During our first meeting, “Tom” sat across from me looking sad and dejected. Everything about his demeanour indicated a lack of confidence. Once I had his trust, he told me that he’d been avoiding his friends and family for the previous six months, because he was ashamed of being unemployed. As an ex-footballer who was used to a high level of success and camaraderie, he was struggling to cope.
Most of the people I’ve worked with over the past 20 years – whether as an HR professional, recruiter or career coach – share Tom’s views, irrespective of whether they are CEOs, athletes, or recently qualified university graduates. More often than not, they are worried about what their friends will think of them, convinced that they are worthless, and prefer keeping to themselves while looking for a job. Even though this is understandable, this behavior is actually counterproductive on two levels:
- Social support helps you to cope when the going gets tough; and
- The social contacts you have, particularly those “weak ties” with people you don’t know very well, can offer a unique perspective and resources that are invaluable when looking for a job.
So what can you do to make sure that you have the right support team in place?
Take a look at your circle of friends, family members, and acquaintances. Identify the people you can count on to help you.
- Who will always be there for you no matter what happens – picking you up when you’re down and cheering you on?
- Who knows you well and can be counted on to give an unbiased opinion of your skills and achievements?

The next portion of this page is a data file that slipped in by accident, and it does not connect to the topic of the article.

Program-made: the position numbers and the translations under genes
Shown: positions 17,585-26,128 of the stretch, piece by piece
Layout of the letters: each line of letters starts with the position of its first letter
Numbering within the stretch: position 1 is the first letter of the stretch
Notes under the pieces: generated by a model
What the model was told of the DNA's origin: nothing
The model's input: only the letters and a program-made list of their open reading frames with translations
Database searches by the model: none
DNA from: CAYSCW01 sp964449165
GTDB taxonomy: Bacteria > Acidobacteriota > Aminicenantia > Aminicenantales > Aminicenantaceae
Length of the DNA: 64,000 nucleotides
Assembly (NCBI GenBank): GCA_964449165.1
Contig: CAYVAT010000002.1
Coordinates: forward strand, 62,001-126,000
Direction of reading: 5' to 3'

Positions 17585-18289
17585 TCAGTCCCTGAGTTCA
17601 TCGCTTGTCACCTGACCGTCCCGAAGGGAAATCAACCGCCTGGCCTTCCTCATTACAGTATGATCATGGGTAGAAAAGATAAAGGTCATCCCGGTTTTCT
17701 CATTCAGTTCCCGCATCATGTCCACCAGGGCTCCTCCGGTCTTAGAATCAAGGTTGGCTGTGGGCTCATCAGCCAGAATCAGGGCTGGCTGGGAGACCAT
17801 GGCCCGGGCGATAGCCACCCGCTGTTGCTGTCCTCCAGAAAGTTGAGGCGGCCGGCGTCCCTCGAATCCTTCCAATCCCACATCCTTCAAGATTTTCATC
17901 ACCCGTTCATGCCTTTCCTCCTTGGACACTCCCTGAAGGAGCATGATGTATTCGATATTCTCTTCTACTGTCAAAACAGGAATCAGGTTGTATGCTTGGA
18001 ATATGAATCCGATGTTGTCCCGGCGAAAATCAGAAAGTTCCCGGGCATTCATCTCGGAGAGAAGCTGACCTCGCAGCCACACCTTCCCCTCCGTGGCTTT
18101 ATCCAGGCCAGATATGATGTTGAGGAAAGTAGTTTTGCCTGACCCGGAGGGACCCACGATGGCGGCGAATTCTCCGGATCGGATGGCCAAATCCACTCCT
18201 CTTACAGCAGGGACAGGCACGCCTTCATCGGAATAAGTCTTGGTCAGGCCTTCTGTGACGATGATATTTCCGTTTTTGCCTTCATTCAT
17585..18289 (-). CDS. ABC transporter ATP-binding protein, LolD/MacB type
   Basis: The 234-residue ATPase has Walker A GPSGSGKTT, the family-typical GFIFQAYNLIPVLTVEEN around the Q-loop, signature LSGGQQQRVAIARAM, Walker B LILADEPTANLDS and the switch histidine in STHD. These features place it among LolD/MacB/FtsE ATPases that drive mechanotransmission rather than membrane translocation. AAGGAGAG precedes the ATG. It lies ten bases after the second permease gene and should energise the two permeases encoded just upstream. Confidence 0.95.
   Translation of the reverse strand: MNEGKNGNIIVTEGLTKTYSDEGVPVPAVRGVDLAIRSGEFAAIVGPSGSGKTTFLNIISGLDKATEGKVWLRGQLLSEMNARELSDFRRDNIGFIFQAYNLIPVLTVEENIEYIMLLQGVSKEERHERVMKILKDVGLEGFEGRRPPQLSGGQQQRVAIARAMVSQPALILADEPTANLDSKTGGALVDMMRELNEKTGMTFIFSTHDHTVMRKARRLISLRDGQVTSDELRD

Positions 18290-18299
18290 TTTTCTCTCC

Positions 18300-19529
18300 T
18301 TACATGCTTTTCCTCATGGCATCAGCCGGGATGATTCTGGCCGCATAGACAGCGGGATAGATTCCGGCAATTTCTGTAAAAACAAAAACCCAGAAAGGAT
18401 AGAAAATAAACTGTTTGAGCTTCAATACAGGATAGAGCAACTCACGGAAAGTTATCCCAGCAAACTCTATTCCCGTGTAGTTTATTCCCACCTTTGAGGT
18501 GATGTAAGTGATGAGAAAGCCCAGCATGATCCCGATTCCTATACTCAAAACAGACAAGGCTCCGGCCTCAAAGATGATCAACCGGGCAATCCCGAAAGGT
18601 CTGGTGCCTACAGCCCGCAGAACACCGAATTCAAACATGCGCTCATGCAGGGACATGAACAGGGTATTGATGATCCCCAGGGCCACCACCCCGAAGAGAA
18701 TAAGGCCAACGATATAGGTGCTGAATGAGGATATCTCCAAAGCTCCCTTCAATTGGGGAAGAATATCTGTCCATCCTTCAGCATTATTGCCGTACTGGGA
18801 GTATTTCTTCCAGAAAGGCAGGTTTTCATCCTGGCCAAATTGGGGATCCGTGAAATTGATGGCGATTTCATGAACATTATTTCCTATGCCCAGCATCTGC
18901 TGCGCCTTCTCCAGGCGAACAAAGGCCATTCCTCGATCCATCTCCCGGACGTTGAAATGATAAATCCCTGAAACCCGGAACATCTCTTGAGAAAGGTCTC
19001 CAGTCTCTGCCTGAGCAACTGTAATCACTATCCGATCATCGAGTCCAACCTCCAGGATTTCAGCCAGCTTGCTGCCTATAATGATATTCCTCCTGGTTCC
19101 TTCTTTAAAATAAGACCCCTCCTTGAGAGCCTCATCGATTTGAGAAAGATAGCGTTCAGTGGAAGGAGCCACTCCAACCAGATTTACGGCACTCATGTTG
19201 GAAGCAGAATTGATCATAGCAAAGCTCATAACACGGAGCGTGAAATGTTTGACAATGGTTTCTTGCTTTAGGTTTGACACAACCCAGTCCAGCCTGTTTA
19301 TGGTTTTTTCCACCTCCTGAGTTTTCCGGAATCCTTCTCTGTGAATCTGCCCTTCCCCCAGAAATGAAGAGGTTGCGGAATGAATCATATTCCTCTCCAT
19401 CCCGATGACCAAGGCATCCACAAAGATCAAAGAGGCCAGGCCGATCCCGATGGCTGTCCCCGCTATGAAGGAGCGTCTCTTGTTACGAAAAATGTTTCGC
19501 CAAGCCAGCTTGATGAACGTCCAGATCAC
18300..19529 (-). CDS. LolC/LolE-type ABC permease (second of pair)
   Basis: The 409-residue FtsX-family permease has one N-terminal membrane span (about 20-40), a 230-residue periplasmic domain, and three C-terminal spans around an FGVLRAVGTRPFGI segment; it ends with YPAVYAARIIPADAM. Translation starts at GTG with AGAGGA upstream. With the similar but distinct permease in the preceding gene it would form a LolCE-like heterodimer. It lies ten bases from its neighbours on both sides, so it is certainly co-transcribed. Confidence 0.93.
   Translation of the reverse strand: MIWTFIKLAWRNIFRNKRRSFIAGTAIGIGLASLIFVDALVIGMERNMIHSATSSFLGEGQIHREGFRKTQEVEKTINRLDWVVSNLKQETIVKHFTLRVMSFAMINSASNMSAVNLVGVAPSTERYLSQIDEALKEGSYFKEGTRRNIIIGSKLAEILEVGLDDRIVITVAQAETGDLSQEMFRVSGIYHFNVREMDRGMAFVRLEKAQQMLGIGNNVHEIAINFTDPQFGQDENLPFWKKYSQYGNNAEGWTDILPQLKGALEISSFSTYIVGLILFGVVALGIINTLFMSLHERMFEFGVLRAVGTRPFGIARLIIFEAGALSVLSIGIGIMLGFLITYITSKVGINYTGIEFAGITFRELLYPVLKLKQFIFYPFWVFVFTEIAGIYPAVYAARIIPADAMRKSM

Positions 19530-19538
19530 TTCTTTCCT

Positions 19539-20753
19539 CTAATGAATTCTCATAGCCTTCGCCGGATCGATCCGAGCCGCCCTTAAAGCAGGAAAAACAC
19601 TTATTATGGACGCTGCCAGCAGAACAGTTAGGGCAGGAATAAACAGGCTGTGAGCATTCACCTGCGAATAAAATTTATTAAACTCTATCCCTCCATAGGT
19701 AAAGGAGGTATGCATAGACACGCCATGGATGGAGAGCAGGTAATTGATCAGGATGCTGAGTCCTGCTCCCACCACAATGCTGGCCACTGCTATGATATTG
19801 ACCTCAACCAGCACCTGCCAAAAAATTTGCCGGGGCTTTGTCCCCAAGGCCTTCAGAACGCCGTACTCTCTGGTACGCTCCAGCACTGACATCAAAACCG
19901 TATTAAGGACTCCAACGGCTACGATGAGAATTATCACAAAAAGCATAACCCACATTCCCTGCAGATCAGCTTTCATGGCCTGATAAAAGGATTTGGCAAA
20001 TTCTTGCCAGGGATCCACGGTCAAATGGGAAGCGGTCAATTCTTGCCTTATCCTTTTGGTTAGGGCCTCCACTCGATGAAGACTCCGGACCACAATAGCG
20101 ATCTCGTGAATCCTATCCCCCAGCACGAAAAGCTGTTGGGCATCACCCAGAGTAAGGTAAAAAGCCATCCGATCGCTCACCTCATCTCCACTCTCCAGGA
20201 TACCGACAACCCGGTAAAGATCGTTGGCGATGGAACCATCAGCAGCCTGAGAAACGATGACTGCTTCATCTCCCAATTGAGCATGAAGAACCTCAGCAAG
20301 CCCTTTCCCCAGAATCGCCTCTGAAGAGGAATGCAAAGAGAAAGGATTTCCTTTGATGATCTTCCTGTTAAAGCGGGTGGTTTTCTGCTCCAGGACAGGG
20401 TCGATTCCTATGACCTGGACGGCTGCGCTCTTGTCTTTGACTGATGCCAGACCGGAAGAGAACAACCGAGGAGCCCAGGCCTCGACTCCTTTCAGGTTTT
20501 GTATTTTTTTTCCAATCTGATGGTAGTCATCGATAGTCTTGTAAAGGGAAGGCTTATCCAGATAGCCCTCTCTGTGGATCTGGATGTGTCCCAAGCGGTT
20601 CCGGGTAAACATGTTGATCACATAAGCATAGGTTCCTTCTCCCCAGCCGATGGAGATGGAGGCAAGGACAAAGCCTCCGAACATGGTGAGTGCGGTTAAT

- Who will challenge you to fulfil your potential, ensuring that you are the best you can be?
- Who can you confide in and be vulnerable with when you need to talk about your fears, doubts, and insecurities?
- Who can offer you support and guidance in identifying your next professional challenge?
- Who can introduce you to people with different backgrounds to expand your network?
If the support network you’ve identified through this process doesn’t feel right, start assessing who else you might be able to contact for assistance. Rather than trying to cope on your own, building good relationships and getting support can help you to overcome challenging circumstances and tough times. Seeking employment is no exception here.
Coming full-circle, at the end of our session, Tom understood the importance of social connections and realized that trying to do it all on his own wasn’t going to work. He identified a support network and was able to get the assistance and advice that he desperately needed. Now, he’s happily employed in customer service.